Did you believe in Santa Claus when you were a kid? Do your kids believe in Santa Claus? Is it wrong for Christians to teach their children to believe in Santa?
Where do you land on this topic?
Well, it’s Christmastime and Christians around the world are celebrating the birth of Jesus! It is a special time of year when we decorate our homes, put up nativity scenes, exchange gifts, and cook treats for family and friends. It’s also a time of year for spiritual renewal when churches will host special worship services, play special music, celebrate Advent and focus on the hope, peace, joy, and love found in Christ.
Yet at the same time, we also see a jolly overweight man dressed in a red suit with a white beard appearing in our shopping malls, posing for photo ops, and asking children what they want for Christmas. It’s Santa Claus! Or is it? What do you think? Should Santa be included in your Christmas celebration or avoided as a distraction from the “true meaning” of Christmas?
Before you come to a definitive conclusion, let’s explore a few facts:
1.Celebrating Christmas is Not in the Bible.
It’s important to clarify on the front end of any discussion about Christmas that it is not a biblical mandate. That’s right, nowhere in the Bible are we told to celebrate the birth of Christ on an annual basis. In fact, the first recorded date of Christmas being celebrated on December 25th wasn’t until 336AD, during the time of the Roman Emperor Constantine. A few years later, Pope Julius I officially declared that the birth of Jesus would be an annual celebration.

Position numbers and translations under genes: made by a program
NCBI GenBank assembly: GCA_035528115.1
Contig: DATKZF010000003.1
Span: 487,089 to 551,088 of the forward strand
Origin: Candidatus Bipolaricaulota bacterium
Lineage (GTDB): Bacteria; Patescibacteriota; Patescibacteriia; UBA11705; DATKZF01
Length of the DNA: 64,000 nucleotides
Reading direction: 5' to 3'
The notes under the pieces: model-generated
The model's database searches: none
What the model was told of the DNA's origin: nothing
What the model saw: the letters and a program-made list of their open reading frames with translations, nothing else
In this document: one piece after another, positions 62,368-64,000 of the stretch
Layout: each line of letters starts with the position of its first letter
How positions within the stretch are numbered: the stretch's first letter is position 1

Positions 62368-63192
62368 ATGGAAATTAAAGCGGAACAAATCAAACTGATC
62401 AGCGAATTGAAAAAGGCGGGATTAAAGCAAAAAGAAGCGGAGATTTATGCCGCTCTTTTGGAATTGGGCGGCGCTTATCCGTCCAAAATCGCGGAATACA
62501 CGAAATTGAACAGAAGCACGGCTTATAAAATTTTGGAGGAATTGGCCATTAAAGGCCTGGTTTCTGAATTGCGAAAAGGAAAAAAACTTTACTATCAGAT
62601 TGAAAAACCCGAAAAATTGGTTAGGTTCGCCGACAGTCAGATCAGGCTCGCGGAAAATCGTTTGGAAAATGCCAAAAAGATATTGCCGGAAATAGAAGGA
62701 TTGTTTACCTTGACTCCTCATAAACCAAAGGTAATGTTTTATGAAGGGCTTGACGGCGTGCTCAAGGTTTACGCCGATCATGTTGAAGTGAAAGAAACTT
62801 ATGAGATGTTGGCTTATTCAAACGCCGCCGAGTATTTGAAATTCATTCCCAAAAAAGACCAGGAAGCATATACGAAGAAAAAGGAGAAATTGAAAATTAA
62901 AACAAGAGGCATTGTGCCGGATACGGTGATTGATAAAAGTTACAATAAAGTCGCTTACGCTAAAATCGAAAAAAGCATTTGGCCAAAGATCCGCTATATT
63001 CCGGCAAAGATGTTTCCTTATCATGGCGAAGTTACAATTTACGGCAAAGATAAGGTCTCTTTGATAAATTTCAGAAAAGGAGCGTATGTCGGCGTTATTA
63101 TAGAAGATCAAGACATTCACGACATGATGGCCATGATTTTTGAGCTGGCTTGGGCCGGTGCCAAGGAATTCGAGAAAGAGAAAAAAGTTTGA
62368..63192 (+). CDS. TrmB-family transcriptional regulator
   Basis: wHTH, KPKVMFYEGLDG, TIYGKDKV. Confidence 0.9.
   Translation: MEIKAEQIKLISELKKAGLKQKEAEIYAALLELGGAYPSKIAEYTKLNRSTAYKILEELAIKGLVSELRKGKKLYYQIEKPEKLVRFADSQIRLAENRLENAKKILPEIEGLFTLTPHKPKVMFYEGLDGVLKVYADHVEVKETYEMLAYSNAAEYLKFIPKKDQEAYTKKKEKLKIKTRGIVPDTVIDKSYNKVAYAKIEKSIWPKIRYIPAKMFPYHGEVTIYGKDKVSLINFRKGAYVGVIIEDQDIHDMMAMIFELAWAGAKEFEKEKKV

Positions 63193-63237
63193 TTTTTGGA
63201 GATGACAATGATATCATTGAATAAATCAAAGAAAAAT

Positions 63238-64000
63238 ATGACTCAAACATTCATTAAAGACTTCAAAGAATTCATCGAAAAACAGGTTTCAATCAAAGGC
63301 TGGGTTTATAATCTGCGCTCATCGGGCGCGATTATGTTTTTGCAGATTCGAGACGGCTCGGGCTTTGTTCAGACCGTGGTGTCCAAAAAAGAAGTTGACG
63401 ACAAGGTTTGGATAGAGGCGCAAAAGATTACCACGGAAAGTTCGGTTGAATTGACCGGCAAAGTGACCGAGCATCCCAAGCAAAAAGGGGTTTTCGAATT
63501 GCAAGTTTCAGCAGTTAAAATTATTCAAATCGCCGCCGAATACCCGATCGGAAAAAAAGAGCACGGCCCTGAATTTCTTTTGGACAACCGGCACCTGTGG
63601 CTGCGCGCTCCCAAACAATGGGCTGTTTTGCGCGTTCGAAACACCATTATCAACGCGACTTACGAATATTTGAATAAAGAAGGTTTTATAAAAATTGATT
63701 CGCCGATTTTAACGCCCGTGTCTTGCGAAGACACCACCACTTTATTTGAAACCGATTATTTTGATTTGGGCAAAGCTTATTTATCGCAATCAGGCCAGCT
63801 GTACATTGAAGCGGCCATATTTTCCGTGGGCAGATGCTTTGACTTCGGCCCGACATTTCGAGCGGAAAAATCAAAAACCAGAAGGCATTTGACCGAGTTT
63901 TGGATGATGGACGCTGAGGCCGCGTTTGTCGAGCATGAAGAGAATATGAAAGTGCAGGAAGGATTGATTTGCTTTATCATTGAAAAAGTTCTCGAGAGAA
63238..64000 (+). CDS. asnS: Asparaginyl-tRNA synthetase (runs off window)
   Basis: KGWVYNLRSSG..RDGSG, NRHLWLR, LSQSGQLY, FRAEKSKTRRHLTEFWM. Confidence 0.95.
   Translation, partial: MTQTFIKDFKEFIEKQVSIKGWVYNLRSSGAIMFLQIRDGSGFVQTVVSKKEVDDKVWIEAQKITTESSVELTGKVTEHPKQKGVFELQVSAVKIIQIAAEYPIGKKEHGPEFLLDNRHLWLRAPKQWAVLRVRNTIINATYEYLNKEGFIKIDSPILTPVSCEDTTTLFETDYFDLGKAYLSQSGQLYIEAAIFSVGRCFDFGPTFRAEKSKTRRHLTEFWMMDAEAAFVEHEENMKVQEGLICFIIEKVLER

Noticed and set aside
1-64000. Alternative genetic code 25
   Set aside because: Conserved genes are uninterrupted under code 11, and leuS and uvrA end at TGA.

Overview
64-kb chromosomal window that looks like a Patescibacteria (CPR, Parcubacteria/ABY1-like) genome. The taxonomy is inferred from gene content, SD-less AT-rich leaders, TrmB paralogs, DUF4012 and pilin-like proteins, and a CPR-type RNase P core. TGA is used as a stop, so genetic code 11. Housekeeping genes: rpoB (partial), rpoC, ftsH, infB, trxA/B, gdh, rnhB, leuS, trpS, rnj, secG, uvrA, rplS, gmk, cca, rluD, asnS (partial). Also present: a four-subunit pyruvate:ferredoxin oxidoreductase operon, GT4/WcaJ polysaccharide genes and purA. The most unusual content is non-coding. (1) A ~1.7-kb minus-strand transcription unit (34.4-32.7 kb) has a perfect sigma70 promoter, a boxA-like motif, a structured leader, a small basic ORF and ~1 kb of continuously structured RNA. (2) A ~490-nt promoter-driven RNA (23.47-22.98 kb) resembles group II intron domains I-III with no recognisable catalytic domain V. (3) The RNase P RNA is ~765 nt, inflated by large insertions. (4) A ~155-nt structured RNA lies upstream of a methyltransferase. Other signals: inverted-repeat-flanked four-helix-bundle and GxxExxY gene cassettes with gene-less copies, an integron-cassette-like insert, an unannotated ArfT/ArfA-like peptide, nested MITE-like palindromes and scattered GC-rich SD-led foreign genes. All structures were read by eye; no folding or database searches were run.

So essentially, Christmas was Constantine’s idea, not God’s idea. This means that any time we are talking about the “true” meaning of Christmas, we must remember it is within the framework of church tradition rather than biblical truth. Therefore, any discussion about the “right and wrong” of Christmas can be a slippery slope.
2. Santa Claus Was a 3rd Century Christian.
Most of us are used to the American version of Santa Claus (i.e. red suit, white beard, sleigh, reindeer, etc.). But the European version of Santa Claus is much different and actually looks more like a religious papal type figure, holding a cross, and dressed in white and gold. This is because the original Santa Claus, whose actual name was St. Nicholas, was a Christian priest born in 280 AD, in Patara, a city of Lycia, in Asia Minor.
He was a rich man who cared deeply for the underprivileged, especially the children, and would deliver gifts of food and clothing late at night in order to keep his identity a secret. St Nicholas became known as the gift giver of Myra, serving as bishop of the church, and eventually being named the patron saint of children and sailors. Of course, much has changed over the years when it comes to Santa Claus, but I do think it is important to recognize his Christian roots in caring for the poor when discussing if He should or shouldn’t be included in your Christmas.
3. Believing in Mythological Characters is Part of Childhood
It’s no secret that our children believe in things that aren’t real during their developmental years. Today’s children’s books, T.V. programming, movies, and educational curriculums, all capitalize on this issue by presenting topics in a way that taps into a child’s imagination. We tell our children animals can talk, trees can walk, and people can fly, all that time knowing they will one day realize it isn’t true. This is all part of the fun of childhood and growing up! To my knowledge, I don’t know of any parents that considered Sesame Street to have had a detrimental effect on their child and the need to warn them against the woes of a talking Big Bird. Instead, it fills a child’s life with wonderful memories and joyful reflection.
So why is Santa Claus any different? Should Santa be any different? I personally don’t think so.
As a pastor, I’ve had no problem incorporating Santa Claus into our family Christmas celebration over the years. In fact, we used to say that Santa is giving gifts in Jesus name, which is more than I could say about any Sesame Street character. So when it comes to Santa Claus, I view it through the lens of Elmo. They are both jolly, red, and love to be with children and children love to be with them. 🙂